Daily effort: Open Lifespan does not rely on strong anthropocentrism

Anthropocentrism is also known by other names as humanocentrism, human-centeredness or human exceptionalism. It has something to do with attributing a special significance to humans in the universe.
According to the Environmental Ethics entry of Stanford Encyclopedia of Philosophy strong anthropocentrism only assigns intrinsic value to human beings alone. So intrinsic value, whatever it would be, is captured in absolute terms and applied only to humans.
In weak anthropocentrism value assignment gets relative and quantitative by human beings representing greater amount of intrinsic value than any non-human things.
Ecological thinkers and environmental ethicists have a rather easy job finding traces of anthropocentrism in the works of canonical thinkers of Western philosophy.
Object-oriented ontology also attacks and rejects anthropocentrism and moves away from epistemological approaches.
When working out bits and pieces of Open Lifespan philosophy I am looking for a narrow subset of statements and arguments that are coherent with each other but also compatible with many different philosophical positions. In short, am walking on a thin line realising the novelty and focus of this endeavour and considering ways to make it more defensible.

When it comes to ecological thought I have already tried to establish connections to this line of thinking/tradition from Open Lifespan, see Open Lifespan & ecological awareness: scaling up to become global humans ,Wanted: a Global Healthy Longevity report a la IPCC study on Global Warming of 1.5ºC and most importantly Individual Open Lifespan Trajectories as hyperobjects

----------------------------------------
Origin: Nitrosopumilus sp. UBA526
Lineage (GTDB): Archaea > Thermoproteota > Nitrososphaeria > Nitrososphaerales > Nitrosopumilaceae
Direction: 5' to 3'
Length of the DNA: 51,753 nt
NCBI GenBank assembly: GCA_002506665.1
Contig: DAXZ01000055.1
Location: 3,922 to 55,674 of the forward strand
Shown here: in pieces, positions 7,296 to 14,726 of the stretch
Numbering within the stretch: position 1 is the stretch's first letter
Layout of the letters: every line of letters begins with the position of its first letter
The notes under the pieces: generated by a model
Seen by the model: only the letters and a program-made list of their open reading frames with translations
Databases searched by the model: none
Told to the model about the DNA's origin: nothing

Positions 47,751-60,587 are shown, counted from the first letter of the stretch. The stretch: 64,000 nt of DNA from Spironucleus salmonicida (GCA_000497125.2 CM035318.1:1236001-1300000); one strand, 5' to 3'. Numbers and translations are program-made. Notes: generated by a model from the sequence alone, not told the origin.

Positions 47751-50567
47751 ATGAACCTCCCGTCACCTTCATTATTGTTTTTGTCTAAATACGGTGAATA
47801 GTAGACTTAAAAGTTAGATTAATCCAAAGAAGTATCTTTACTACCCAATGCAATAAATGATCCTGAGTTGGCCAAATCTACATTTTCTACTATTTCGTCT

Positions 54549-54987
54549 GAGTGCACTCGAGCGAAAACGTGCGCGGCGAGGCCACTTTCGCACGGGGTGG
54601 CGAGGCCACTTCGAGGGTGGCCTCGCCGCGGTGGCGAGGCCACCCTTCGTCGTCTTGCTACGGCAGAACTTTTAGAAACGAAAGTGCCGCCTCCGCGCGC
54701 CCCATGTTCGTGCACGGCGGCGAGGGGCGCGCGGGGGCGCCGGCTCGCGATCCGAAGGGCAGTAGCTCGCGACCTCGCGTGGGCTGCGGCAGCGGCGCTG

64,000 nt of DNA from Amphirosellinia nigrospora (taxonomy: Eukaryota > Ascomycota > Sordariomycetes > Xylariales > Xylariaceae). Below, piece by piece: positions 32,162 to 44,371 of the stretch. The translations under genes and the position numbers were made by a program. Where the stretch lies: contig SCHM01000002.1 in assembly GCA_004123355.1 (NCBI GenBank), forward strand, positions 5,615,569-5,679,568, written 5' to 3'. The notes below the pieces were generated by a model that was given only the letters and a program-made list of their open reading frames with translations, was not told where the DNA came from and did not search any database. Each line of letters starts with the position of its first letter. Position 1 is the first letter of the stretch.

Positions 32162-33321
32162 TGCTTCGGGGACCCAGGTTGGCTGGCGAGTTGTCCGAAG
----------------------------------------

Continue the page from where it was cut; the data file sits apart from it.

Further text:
Although I’m obviously talking about human longevity in the first place when describing and problematising Open Lifespan, it might come as a surprise that the current expressed views here in this blog do not rely on strong anthropocentrism or assume it to be a correct or relevant view. The reasons provided favouring Open Lifespan do not assume that only humans represent intrinsic value in the universe. 

By anthropocentrism, I mean the 2 versions expressed above, strong and weak. I think the label anthropocentrism loses its usefulness (meaning?) if it is applied to any philosophy that starts with or deals with exclusively human matters. In this case the label gets empty or just simply neutral enough as it cannot be used anymore to formulate critical arguments against such philosophies.
Additionally, the formulation of Open Lifespan as open-ended, indefinite lifespan does not even have ‘human’ specified in it.
And the foundational principle of ‘life’s default positivity’, introduced in Daily Effort: Thomas Nagel and the principle of life’s default positivity, first take  and developed further in Is life in a box is better than no life at all? Help and hope, so also has not been framed restricting the scope to humans. When humans express this view in the context of human lives, they just simply restrict the domain of their talk, not because intrinsic value is only attributed to human lives but because they assume other kinds of life forms do not listen or care to apply the same principle to their own case.
Which opens up the theoretical possibility of this kind of philosophy and the underlying technology working towards lengthening the lifespan of non-human individuals and other living forms too. Interestingly, science effectively does this already by increasing the maximum lifespan of lab animals (manyfold) including several different species. I stop here and I discuss weak anthropocentrism later and also will investigate deeper definitions of the strong and weak versions.